Boats Out of Watermelon Rinds
One disc; Facets; $29.95
Reviewed by Richard von Busack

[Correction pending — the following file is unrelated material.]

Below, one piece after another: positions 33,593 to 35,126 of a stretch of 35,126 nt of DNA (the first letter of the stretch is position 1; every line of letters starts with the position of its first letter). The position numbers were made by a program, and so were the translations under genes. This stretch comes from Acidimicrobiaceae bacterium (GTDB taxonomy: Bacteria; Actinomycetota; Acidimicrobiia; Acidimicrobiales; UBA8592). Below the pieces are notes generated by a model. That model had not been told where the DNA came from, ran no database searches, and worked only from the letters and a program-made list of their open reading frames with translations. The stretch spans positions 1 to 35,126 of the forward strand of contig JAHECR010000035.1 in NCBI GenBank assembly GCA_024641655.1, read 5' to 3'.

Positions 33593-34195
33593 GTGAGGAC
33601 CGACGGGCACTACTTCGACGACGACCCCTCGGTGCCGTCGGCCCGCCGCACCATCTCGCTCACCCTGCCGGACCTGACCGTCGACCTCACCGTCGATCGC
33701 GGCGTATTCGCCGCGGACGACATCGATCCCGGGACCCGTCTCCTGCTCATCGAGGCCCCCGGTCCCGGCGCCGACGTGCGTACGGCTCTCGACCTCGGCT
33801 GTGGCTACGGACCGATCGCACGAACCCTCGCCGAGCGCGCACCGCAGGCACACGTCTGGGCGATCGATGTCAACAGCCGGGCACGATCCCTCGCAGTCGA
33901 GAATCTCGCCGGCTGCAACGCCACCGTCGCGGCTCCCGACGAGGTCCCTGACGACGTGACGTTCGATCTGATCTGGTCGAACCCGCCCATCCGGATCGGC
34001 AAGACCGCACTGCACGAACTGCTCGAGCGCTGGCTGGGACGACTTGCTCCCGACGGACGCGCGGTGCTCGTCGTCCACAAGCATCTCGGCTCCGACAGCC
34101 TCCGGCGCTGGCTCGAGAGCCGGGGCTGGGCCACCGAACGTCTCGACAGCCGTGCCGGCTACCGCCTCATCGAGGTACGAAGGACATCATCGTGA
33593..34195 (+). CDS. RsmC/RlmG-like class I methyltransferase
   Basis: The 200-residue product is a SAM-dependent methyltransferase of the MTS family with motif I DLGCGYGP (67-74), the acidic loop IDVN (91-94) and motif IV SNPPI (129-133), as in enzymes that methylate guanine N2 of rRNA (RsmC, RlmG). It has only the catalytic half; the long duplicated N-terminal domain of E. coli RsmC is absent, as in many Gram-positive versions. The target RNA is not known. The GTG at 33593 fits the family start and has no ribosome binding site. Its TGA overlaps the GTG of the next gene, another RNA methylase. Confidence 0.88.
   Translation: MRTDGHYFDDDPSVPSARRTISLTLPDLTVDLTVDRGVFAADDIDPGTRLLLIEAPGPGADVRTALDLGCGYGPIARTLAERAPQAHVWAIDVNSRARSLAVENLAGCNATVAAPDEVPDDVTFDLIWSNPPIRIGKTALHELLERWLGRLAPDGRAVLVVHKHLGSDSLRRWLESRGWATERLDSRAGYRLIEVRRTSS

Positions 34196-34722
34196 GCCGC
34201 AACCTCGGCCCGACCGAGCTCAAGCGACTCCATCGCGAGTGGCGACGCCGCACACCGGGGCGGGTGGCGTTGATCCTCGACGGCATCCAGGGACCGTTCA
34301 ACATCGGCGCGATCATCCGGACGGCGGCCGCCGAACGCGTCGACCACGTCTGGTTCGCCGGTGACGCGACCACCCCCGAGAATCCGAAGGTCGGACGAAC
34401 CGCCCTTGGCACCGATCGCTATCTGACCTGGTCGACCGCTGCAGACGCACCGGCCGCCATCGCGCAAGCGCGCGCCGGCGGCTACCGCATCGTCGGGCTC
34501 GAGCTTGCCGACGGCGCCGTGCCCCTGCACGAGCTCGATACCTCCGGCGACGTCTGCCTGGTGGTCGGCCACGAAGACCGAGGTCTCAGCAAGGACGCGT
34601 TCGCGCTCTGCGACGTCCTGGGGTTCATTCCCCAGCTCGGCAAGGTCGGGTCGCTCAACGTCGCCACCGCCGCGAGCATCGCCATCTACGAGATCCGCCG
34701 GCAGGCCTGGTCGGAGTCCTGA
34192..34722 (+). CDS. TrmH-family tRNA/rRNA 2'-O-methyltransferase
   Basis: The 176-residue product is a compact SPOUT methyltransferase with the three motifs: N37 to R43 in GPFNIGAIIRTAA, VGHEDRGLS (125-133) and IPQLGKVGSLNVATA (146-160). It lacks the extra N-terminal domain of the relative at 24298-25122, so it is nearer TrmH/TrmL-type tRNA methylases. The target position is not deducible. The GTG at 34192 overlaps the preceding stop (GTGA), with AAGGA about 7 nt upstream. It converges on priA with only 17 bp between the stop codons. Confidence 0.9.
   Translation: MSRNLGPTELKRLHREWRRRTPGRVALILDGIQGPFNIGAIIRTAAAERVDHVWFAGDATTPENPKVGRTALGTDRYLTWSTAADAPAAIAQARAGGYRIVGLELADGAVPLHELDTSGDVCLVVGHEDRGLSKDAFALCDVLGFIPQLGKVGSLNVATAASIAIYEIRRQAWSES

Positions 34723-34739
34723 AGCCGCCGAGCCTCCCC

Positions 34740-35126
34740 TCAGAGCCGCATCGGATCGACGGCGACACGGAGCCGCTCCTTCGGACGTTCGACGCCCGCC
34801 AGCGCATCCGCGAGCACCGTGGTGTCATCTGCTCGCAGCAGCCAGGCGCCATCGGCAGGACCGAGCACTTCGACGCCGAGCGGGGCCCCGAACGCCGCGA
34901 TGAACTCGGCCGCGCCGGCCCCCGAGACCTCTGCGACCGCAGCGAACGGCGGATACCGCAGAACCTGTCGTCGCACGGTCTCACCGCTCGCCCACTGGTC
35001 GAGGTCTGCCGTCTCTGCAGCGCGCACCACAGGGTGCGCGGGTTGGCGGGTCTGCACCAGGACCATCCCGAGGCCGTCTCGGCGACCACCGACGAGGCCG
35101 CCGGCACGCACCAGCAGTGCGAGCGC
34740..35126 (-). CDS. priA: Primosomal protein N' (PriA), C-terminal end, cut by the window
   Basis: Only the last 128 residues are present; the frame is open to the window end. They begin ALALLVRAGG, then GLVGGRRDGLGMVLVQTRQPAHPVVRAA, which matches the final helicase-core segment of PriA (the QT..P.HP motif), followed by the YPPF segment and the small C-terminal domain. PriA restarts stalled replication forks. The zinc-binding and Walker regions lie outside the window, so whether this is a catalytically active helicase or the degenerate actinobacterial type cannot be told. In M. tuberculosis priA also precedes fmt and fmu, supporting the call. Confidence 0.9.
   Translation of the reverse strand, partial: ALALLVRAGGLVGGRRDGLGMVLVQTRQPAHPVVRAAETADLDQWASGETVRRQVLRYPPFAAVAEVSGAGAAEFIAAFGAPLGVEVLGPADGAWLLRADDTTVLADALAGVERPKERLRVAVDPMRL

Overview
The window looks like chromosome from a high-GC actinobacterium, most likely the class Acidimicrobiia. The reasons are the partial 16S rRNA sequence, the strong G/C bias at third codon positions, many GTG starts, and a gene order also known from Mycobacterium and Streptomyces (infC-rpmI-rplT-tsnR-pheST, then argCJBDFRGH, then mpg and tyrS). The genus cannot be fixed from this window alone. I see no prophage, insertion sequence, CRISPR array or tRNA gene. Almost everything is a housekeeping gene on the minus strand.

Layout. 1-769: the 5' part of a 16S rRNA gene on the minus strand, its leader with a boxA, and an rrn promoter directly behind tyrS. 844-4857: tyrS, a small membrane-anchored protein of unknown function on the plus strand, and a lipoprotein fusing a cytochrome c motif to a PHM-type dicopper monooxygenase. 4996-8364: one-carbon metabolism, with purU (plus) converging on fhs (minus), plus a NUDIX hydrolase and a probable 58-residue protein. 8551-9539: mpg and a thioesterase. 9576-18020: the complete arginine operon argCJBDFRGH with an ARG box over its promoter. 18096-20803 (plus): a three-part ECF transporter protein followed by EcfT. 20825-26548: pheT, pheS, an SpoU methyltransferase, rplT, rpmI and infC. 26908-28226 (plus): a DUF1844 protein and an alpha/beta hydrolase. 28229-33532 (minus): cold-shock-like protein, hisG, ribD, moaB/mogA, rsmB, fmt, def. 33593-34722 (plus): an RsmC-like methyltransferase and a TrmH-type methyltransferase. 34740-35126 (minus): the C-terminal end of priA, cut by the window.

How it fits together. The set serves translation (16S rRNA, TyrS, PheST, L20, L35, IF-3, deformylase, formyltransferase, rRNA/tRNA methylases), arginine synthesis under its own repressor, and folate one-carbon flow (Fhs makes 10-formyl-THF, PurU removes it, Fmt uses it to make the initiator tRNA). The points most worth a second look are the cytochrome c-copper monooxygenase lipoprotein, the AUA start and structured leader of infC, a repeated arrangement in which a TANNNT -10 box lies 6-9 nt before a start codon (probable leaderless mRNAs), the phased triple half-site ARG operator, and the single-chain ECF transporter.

Ahmet Ulucay's 2004 debut feature film is bound to be sold as a new Cinema Paradiso, but this Turkish slice-of-life drama is more small-scale than the Sicilian art-house classic—and also less emotionally powerful. It's the mid-1960s, in midsummer. Young Recep (Ismail Hakki Taslak) hails from a now-birdless hamlet called Flirting Birds; daily he commutes to a tiny nearby city to assist a dawdling watermelon vendor. Recep and his buddy Mehmet (Kadir Kaymaz) dream of making a cinema out of wooden crates, a flashlight and scavenged snippets of 35 mm film harvested from a hole-in-the-wall movie theater in the nearby bigger town. Recep has other problems: his grandfather has just died, and he's also in love with a ravishing older girl (Boncuk Yilmaz) who seems not to know that he exists. Ulucay's technique borders on magical realism: he's good with little wordless passages, like a suggestive bit about the taste of a stolen walnut representing growing passion. And the director commemorates the necessary guts of a movie projector; for instance, there's a bit about the so-called "Maltese Cross," a widget once given an entire small-things-considered essay by Nicholson Baker. While this is a heartfelt, charming movie, the director is overcome with the lure of the picturesque. These ancient stone streets, unspoiled by cars, are attractive and restful. But the nostalgia is so thick, it's no surprise when Ulucay comments (in a pamphlet included with this DVD) that he feels separate from the traditions of Turkish filmmaking: "I feel that my roots are more likely coming from Walt Disney."
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